AJSJones wrote in post #17101397
We've seen that DR is commonly measured by determining the full well capacity (saturation) and noise floor (the luminance value above which a signal can be detected) and expressing that as a ratio. This is completely different from the concept of tonality
of steps from darkest to lightest luminance in the DR - the DR is the height of the staircase, the tonality is the number of steps to get to that height)
I think we may be discussing different things here. I cannot understand your points above because I am unfamiliar with (I don't know what you mean by) "tonal DR" and "effective DR". Could you explain what you mean by those terms and how they are different from the data above (full well to noise)?
I think the main thing we're not seeing eye to eye on is the definition of dynamic range, as relating to computer graphics. The main aspect of DR in photography is the ratio of your brightest luminance vs your darkest. Tonal range is not completely separate: it is the digital representation of the DR of an image (light intensity is now contrast range). The final dynamic range of any posted images is 8bpc. The scene has one DR scale. The sensor has another. Your final image is another. In previous posts, you've been putting a lot of significance towards the noise floor of a sensor: which does make your lower stops of light cleaner.
However, the reason computer graphics have 16 and even 32bpc image files is to adequately simulate light intensity in tonal form.
I am wondering how Nikons handle highlight recovery. In previous examples of HDR images, the initial exposure looks a bit underexposed from what I'm accustomed to shooting a Canon. Yesterday, I took a few shots of a HDR image just to show how with a Canon you should be shooting for the highlights. From what I see, this is how I'd shoot to get effective DR with a Canon:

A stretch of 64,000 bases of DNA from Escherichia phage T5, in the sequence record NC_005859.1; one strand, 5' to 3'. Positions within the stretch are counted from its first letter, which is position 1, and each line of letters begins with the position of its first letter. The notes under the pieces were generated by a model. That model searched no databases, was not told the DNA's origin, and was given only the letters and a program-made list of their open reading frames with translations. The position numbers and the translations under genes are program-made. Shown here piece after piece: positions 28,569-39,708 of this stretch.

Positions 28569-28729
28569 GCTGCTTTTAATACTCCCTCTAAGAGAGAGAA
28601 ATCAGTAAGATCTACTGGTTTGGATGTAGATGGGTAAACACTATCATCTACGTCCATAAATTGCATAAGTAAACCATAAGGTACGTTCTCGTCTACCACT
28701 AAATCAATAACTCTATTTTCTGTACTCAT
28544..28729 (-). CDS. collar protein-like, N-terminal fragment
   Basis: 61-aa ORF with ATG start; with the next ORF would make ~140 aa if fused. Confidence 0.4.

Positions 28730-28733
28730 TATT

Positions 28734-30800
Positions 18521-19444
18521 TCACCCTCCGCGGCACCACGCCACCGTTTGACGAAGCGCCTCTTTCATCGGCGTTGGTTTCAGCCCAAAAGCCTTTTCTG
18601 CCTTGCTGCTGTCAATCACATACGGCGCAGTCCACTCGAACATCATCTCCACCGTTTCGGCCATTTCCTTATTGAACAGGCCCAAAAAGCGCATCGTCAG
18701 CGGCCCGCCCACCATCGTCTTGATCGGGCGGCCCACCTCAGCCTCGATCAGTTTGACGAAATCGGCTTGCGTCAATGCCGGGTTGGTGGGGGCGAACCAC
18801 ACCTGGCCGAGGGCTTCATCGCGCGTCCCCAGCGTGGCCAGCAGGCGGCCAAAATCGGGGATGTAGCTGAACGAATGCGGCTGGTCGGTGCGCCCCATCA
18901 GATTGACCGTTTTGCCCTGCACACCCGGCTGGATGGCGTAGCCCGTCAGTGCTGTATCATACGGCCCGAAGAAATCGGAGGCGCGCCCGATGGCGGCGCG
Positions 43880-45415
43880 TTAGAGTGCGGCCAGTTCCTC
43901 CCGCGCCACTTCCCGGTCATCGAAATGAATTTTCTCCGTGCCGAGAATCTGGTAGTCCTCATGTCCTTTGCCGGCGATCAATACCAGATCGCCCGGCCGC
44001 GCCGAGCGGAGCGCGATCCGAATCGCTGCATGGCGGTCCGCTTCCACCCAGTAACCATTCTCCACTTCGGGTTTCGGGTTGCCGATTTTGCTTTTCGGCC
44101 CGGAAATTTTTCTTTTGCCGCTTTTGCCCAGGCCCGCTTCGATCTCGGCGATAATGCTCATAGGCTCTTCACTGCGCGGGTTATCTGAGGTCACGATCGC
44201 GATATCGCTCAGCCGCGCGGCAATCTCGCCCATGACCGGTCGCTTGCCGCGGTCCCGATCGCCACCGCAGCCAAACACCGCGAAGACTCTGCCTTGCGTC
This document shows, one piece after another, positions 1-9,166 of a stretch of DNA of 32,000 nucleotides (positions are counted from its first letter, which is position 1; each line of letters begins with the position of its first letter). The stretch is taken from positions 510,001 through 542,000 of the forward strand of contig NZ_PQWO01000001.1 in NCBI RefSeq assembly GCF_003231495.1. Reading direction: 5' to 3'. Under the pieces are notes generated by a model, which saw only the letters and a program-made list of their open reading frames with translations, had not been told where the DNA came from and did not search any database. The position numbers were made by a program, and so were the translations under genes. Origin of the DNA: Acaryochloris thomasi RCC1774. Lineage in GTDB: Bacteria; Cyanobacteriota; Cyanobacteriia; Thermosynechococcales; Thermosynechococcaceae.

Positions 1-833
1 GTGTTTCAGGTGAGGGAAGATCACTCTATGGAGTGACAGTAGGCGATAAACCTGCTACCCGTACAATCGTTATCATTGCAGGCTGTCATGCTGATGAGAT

My histogram is showing a lot of clipping at white, but based on experience, I know my highlights are recoverable. I also don't have to bump up my shadows: with a Sony sensor, you would be able to have more latitude to bump up shadows. How well the Sony sensor is at adjusting those highlights is what I wonder. I don't have the time, since photography is more a hobby, but I would be interested in demoing a D810's DR when it comes to saturation point.
Here's my processed image- I didn't have clipping in any of the bright areas:
The examples of DR I've seen from the Sony sensors aren't pushing into highlights. Instead, a similar image like this is exposed in a way that would indeed show a lot of noise in a Canon....here's my approximation of the scene's exposure that's recoverable in the Sony/ may not be acceptable for a Canon: